Typically, resolutions are either complex matters, matters that require separate documentation or matters that recognize an important contribution.
A board may opt to call a vote an issue when the matter is quite complex and requires a detailed explanation. Certain other matters, such as providing property information to a title corporation, offering a housing allowance to an intern for tax purposes or changing the bank signatories for organizational check cashing, require separate documentation. These are also valid reasons for using a resolution.
Boards may also opt to use a resolution for important matters that reflect short- or long-term policy, such as a policy not to discriminate against people for any reason.
What Are the Criteria for a Quorum for a Board Resolution?
Board directors will find the requirements for a quorum for a board resolution within their bylaws. Unless it’s stated otherwise in the bylaws, resolutions generally require a two-thirds quorum.
What Is a Resolution by Written Consent?
Some states have laws that let boards of directors approve a resolution through written consent without ever having a meeting on the issue. A resolution by written consent saves time and works well for noncontroversial matters where all board directors are likely to be in agreement.
A board director who wishes to propose a resolution draws up the resolution in writing and circulates it to each board director for formal approval and signature. Each board director would then submit the signed resolution to the board secretary via email, fax or postal mail. The resolution becomes effective upon the receipt of all consents.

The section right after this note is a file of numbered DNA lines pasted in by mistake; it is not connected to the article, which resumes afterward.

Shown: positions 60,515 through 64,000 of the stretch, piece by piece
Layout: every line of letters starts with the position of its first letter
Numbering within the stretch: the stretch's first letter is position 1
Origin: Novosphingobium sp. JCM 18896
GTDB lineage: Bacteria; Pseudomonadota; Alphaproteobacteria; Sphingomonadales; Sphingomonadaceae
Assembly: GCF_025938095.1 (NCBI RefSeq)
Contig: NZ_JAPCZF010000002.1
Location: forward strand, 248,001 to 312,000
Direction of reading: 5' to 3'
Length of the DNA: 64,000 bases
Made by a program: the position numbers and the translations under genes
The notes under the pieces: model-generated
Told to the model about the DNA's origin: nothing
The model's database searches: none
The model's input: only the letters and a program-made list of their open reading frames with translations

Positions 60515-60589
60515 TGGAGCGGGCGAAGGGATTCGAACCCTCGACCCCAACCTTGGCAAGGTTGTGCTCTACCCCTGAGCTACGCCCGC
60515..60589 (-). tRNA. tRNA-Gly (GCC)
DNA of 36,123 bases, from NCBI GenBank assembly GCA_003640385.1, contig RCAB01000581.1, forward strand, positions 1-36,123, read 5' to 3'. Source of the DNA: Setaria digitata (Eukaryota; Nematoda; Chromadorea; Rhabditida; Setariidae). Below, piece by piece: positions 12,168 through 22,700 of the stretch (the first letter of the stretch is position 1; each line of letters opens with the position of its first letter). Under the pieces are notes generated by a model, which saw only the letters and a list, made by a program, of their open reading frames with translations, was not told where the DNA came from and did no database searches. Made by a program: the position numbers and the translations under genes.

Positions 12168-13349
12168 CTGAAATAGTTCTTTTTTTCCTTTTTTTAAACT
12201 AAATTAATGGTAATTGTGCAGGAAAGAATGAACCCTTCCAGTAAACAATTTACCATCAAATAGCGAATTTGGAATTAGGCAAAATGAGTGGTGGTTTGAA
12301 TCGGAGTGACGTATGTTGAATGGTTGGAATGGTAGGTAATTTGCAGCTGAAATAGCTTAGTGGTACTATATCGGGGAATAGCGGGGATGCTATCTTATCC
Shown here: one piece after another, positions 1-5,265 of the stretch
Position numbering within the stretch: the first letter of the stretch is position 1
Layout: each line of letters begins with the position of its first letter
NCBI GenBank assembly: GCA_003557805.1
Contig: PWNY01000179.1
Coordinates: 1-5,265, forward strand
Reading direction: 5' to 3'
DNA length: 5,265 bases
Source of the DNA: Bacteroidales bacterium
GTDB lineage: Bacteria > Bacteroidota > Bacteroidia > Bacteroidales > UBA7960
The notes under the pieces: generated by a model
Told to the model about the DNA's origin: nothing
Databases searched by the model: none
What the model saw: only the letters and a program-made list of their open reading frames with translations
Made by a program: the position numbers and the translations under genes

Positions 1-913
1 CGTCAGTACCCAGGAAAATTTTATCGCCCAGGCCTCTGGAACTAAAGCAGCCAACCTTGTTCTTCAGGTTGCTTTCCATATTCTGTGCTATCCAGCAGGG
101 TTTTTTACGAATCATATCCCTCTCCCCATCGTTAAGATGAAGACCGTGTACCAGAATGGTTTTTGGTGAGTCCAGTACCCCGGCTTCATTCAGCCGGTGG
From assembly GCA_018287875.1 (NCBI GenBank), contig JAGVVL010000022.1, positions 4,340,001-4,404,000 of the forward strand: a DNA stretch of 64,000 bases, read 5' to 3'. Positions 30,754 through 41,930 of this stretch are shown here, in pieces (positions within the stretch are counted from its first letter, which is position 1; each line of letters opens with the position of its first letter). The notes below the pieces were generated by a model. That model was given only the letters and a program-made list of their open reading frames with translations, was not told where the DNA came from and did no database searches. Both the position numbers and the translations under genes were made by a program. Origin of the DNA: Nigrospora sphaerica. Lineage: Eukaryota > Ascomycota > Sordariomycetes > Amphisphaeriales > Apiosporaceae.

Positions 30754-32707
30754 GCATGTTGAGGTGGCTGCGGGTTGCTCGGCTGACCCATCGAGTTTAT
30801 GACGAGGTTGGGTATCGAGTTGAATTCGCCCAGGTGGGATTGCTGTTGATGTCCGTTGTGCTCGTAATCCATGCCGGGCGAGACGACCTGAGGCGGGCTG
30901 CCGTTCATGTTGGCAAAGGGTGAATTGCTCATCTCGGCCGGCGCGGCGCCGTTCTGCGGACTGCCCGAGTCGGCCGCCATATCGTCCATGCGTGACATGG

It is acceptable and proper to post-date resolutions where the board meeting occurs before an event such as an election, staff hire or director resignation.
Board directors should abstain from any kind of hybrid approach to voting on a resolution where some members vote in writing and others vote during a meeting. Such an approach may be illegal in some states and may cause legal problems for the organization later on. Either the board should take votes at a meeting with a quorum or it should utilize a unanimous written consent procedure.
Some states make it legal for boards to approve resolutions by written consent without holding a meeting for the vote. Laws in South Carolina and Illinois require that boards have the unanimous agreement of directors, rather than a quorum, when they use a resolution by written consent. The law is more flexible in some other states, so board directors should review state laws before using written consent or seek guidance from an attorney.
Resolution to Ratify an Individual’s Action as an Action of the Organization
Another resolution that boards can use is to resolve to ratify an individual to act on behalf of the organization. In other words, the board could vote to allow one director to speak or act on the organization’s behalf. This allowance falls under the apparent authority of a board director.
In such a situation, the designated board director makes a decision for the organization and the board votes to ratify that decision afterward. Although the decision has been previously made, formal voting is required to make the decision official. As usual, the voting and decision should be recorded in the meeting minutes.